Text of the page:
One limitation of case studies is the fact that, unless there are other recently published examples, there is nothing to compare them to since, most of the time, you are conducting a single, not multiple, case studies.

Another limitation is the fact that most case studies can lack scientific evidence.

importance of case study today

Types of case studies

There are specific types of case studies to choose from, and each specific type will yield different results. Some case study types even overlap, which is sometimes more favorable, as they provide even more pertinent data.

Here are overviews of the different types of case studies, each with its own theoretical framework, so you can determine which type would be most effective for helping you meet your goals.

Explanatory case studies

Explanatory case studies are pretty straightforward, as they're not difficult to interpret. This type of case study is best if there aren't many variables involved because explanatory case studies can easily answer questions like "how" and "why" through theory development.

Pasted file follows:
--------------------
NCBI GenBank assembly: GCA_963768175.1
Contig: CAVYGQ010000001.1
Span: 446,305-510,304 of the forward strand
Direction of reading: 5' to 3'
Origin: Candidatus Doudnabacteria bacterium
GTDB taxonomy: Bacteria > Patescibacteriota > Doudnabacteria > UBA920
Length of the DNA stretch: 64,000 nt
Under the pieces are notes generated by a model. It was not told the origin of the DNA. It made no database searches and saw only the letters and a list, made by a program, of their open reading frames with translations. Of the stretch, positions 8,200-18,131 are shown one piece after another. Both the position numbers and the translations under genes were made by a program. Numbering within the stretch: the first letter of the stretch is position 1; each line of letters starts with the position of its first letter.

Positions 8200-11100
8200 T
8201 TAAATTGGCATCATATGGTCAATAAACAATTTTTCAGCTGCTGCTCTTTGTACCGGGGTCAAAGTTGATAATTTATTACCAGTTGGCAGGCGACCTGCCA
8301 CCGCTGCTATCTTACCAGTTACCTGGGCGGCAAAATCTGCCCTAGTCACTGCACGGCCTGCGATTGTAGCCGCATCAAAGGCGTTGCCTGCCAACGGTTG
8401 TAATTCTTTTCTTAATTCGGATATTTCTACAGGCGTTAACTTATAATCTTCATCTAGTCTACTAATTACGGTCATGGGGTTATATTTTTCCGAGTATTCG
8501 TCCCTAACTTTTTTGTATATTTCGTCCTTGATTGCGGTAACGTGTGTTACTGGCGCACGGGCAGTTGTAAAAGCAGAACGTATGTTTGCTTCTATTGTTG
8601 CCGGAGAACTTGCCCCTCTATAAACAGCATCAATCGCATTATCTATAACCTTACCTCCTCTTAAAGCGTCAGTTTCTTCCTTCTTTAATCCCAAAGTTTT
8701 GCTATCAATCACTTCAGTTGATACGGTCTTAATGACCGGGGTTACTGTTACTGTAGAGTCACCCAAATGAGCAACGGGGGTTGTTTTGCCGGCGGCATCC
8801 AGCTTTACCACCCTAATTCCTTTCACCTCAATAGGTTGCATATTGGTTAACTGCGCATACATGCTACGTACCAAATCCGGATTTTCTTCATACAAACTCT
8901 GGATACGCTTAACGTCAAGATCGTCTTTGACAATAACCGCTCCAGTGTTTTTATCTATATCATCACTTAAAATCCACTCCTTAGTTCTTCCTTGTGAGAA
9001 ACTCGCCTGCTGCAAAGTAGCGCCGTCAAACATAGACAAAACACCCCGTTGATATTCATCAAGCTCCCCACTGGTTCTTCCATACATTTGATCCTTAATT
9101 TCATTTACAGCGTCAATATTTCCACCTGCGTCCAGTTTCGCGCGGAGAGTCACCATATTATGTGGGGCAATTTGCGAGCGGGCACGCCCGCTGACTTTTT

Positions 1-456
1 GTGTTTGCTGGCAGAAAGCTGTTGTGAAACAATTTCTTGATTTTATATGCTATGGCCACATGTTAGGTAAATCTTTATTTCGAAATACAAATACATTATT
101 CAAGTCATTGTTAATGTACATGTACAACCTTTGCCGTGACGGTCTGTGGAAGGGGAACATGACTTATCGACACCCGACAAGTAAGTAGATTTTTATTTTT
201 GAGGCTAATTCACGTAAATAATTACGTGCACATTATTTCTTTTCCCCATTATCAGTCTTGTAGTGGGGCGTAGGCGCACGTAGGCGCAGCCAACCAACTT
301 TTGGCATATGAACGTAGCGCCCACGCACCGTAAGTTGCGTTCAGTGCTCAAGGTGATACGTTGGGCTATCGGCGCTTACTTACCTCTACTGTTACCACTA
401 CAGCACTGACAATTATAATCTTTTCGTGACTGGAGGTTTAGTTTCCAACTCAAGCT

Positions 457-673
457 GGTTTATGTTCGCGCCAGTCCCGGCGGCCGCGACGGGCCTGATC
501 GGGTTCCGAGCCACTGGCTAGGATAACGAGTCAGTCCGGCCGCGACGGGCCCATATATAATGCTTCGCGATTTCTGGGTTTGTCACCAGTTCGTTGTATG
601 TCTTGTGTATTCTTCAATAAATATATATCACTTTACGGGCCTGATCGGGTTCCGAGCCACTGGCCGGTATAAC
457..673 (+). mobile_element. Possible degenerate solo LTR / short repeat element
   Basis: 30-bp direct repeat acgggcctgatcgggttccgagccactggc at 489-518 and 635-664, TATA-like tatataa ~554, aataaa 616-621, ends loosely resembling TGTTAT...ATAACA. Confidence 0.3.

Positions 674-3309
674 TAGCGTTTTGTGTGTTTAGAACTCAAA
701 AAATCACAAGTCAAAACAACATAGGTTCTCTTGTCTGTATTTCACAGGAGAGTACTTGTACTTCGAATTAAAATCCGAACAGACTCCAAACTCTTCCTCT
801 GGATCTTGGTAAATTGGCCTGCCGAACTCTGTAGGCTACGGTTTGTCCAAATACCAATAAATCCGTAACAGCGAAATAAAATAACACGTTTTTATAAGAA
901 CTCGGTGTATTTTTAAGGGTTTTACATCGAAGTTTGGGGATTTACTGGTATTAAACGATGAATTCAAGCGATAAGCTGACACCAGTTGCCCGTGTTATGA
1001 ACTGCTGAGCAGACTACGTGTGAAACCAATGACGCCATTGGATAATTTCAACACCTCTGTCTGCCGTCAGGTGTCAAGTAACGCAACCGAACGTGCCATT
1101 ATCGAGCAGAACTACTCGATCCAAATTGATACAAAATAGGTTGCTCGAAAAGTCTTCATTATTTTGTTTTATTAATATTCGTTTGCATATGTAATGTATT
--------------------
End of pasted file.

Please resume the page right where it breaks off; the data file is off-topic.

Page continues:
Exploratory case studies

An exploratory case study does exactly what its name implies: it goes into specific detail about the topic at hand in a natural, real-life context with qualitative research.

The benefits of exploratory case studies are limitless, with the main one being that it offers a great deal of flexibility. Having flexibility when writing a case study is important because you can't always predict what obstacles might arise during the qualitative research process.

Collective case studies

Collective case studies require you to study many different individuals in order to obtain usable data.

Case studies that involve an investigation of people will involve many different variables, all of which can't be predicted. Despite this fact, there are many benefits of collective case studies, including the fact that it allows an ongoing analysis of the data collected.